American Remakes of British Television: Transformations and Mistranslations

Overview

Ever since Norman Lear remade the BBC series Till Death Us Do Part into All in the Family, American remakes of British television shows have become part of the American cultural fabric. Indeed, some of the programs currently said to exemplify American tastes and attitudes, from reality programs like American Idol and What Not to Wear to the mock-documentary approach of The Office, are adaptations of successful British shows. Carlen Lavigne and Heather Marcovitch's American Remakes of British Television: ...

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American Remakes of British Television: Transformations and Mistranslations

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Overview

Ever since Norman Lear remade the BBC series Till Death Us Do Part into All in the Family, American remakes of British television shows have become part of the American cultural fabric. Indeed, some of the programs currently said to exemplify American tastes and attitudes, from reality programs like American Idol and What Not to Wear to the mock-documentary approach of The Office, are adaptations of successful British shows. Carlen Lavigne and Heather Marcovitch's American Remakes of British Television: Transformations and Mistranslations is a multidisciplinary collection of essays that focuses on questions raised when a foreign show is adapted for the American market. What does it mean to remake a television program? What does the process of "Americanization" entail? What might the success or failure of a remade series tell us about the differences between American and British producers and audiences? This volume examines British-to-American television remakes from 1971 to the present. The American remakes in this volume do not share a common genre, format, or even level of critical or popular acclaim. What these programs do have in common, however, is the sense that something in the original has been significantly changed in order to make the program appealing or accessible to American audiences. The contributors display a multitude of perspectives in their essays. British-to-American television remakes as a whole are explained in terms of the market forces and international trade that make these productions financially desirable. Sanford and Son is examined in terms of race and class issues. Essays on Life on Mars and Doctor Who stress television's role in shaping collective cultural memories. An essay on Queer as Folk explores the romance genre and also talks about differences in national sexual politics. An examination of The Office discusses how the American remake actually endorses the bureaucracy that the British original satiri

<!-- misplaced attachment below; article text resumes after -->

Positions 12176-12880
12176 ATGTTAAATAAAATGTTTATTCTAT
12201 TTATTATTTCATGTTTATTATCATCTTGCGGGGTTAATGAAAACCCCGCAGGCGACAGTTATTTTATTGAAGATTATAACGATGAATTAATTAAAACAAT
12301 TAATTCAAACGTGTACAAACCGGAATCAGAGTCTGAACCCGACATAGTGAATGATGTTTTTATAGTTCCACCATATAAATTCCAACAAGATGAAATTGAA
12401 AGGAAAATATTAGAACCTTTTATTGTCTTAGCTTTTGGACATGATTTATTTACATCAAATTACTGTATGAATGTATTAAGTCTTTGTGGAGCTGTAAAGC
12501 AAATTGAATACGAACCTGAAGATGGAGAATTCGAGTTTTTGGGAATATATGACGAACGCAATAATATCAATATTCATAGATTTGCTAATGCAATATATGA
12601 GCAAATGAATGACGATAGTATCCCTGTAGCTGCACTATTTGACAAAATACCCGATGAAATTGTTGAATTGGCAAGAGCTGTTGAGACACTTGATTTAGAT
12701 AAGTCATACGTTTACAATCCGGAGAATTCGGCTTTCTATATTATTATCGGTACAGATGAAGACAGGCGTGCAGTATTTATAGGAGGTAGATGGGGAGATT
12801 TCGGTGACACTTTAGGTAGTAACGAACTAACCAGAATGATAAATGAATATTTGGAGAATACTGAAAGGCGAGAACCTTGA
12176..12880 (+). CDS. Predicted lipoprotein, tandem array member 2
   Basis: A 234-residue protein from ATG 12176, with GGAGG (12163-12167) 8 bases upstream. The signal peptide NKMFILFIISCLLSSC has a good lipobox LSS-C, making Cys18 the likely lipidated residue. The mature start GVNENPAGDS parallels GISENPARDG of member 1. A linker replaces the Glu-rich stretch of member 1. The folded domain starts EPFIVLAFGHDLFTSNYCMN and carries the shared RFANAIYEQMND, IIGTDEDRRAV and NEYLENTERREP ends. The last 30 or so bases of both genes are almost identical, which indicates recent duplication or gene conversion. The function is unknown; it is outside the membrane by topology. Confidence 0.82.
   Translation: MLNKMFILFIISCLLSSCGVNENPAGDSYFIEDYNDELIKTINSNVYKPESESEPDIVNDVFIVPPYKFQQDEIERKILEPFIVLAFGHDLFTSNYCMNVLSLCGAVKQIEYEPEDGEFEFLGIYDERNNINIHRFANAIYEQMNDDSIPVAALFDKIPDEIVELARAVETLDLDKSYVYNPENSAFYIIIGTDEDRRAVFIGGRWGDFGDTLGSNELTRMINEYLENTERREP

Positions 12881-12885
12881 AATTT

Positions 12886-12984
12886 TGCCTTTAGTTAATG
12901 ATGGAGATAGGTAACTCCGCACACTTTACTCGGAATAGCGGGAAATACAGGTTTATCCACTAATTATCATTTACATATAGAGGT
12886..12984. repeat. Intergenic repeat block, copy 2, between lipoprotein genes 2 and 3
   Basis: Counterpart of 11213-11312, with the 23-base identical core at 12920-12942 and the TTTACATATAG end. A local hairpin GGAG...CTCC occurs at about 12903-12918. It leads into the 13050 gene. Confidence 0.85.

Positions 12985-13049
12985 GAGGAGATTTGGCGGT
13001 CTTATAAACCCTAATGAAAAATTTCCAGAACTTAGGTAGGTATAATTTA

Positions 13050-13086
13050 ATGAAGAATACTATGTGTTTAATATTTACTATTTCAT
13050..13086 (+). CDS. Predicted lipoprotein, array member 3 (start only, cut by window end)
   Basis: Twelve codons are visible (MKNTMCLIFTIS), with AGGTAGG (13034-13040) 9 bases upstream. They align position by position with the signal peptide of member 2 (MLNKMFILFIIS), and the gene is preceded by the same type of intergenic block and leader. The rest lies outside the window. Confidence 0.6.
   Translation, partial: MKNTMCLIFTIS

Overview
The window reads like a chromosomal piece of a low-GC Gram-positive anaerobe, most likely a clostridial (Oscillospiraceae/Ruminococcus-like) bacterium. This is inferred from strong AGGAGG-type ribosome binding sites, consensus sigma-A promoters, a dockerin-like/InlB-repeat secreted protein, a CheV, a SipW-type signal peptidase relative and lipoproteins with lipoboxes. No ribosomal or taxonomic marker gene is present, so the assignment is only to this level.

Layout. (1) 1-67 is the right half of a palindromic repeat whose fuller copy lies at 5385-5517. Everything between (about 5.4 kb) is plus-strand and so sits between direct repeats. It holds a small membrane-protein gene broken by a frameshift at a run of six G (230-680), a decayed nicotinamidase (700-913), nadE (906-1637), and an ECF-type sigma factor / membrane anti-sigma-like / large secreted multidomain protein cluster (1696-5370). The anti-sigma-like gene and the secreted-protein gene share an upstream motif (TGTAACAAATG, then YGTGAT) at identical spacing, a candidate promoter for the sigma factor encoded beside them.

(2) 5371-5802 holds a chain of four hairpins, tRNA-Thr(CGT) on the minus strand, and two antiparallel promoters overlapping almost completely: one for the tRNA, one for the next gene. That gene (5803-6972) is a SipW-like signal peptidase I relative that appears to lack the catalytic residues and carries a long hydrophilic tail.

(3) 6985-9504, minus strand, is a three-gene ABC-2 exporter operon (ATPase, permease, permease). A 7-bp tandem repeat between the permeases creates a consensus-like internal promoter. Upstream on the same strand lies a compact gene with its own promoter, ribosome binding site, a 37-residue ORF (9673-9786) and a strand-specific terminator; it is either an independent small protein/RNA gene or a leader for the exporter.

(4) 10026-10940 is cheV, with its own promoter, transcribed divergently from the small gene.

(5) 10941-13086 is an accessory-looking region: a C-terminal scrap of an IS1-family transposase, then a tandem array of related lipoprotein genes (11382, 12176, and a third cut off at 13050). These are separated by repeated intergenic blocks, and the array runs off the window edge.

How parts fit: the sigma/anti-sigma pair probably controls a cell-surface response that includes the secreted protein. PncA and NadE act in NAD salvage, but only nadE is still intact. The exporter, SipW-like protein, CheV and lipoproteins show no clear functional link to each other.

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Editorial Reviews

June M. Madeley
This multidisciplinary collection of essays highlights some successful transformations and some mistranslations in television programming remade from British originals for American audiences. The case studies offer a timely interrogation of transnational popular culture with resonance beyond the televisual.
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Product Details

  • ISBN-13: 9780739146729
  • Publisher: Lexington Books
  • Publication date: 3/31/2011
  • Pages: 258
  • Product dimensions: 6.20 (w) x 9.10 (h) x 1.00 (d)

Meet the Author

Carlen Lavigne is a professor of communications at Red Deer College in Alberta, Canada. Heather Marcovitch is a professor of English at Red Deer College in Alberta, Canada.

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Table of Contents

Acknowledgments vii

Introduction Carlen Lavigne Heather Marcovitch ix

I Methods and Mechanics

1 British Television in the American Marketplace Jeanette Steemers 1

2 No Contest: American Idol and the Culture of Competition Daniel Downes 17

3 Americanization, Hollywoodization, or English-Language Market Variation? Comparing British and American Versions of Cracker Albert Moran 35

4 A Hollywood Gamble: Blackpool, Viva Laughlin, and the Failed Mechanics of Americanization Carlen Lavigne 55

II Personal and Political

5 Public Education: What Not To Wear in the United Kingdom and the United States Jennifer Andrews Priscilla L. Walton 75

6 "Making Do" vs. "Making Anew": What Not to Wear in Britain and America Lisa Emmerton 99

7 "There's nowt as Queer as Folk": British and American Televisual Approaches to the Politics of Homosexuality Silvia Barlaam 117

8 Friend, Boss, and Entertainer? The Embattled Self as a Guiding Theme in the British and American Productions of The Office Janet J. Boseovski Stuart Marcovitch 143

III Text and Context

9 Memory and the 1996 American Remake of Doctor Who Karen Hellekson 159

10 Memories of Mars: Life on Mars and the Discursive Practices of Memory Heather Marcovitch 173

11 Translating the Hyperreal (Or How the The Office Came to America, Made Us Laugh, and Tricked Us into Accepting Hegemonic Bureaucracy) Paul Booth Brian Ekdale 193

12 Come On Over! The African Americanization of Steptoe and Son James W. Martens 211

Index 227

About the Contributors 235

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